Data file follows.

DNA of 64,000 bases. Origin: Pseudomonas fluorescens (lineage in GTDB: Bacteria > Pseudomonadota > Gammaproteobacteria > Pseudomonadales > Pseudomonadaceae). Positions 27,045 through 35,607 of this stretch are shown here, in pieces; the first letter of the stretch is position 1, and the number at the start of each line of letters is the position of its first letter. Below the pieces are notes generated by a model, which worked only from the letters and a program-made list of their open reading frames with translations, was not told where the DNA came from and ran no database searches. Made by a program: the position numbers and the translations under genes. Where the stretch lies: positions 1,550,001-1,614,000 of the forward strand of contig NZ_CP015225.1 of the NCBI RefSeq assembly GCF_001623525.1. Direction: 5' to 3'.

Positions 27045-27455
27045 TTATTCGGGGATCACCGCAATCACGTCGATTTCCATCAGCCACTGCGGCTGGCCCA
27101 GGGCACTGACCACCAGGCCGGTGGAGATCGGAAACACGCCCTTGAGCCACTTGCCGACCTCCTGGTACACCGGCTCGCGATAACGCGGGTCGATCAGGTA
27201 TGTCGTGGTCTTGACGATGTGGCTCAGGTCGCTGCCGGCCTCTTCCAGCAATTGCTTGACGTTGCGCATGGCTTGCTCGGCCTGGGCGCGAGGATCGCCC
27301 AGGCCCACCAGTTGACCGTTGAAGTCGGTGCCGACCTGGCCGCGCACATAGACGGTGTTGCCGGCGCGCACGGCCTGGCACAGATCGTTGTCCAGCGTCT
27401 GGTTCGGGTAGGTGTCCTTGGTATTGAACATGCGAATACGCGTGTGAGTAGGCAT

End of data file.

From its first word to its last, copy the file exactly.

DNA of 64,000 bases. Origin: Pseudomonas fluorescens (lineage in GTDB: Bacteria > Pseudomonadota > Gammaproteobacteria > Pseudomonadales > Pseudomonadaceae). Positions 27,045 through 35,607 of this stretch are shown here, in pieces; the first letter of the stretch is position 1, and the number at the start of each line of letters is the position of its first letter. Below the pieces are notes generated by a model, which worked only from the letters and a program-made list of their open reading frames with translations, was not told where the DNA came from and ran no database searches. Made by a program: the position numbers and the translations under genes. Where the stretch lies: positions 1,550,001-1,614,000 of the forward strand of contig NZ_CP015225.1 of the NCBI RefSeq assembly GCF_001623525.1. Direction: 5' to 3'.

Positions 27045-27455
27045 TTATTCGGGGATCACCGCAATCACGTCGATTTCCATCAGCCACTGCGGCTGGCCCA
27101 GGGCACTGACCACCAGGCCGGTGGAGATCGGAAACACGCCCTTGAGCCACTTGCCGACCTCCTGGTACACCGGCTCGCGATAACGCGGGTCGATCAGGTA
27201 TGTCGTGGTCTTGACGATGTGGCTCAGGTCGCTGCCGGCCTCTTCCAGCAATTGCTTGACGTTGCGCATGGCTTGCTCGGCCTGGGCGCGAGGATCGCCC
27301 AGGCCCACCAGTTGACCGTTGAAGTCGGTGCCGACCTGGCCGCGCACATAGACGGTGTTGCCGGCGCGCACGGCCTGGCACAGATCGTTGTCCAGCGTCT
27401 GGTTCGGGTAGGTGTCCTTGGTATTGAACATGCGAATACGCGTGTGAGTAGGCAT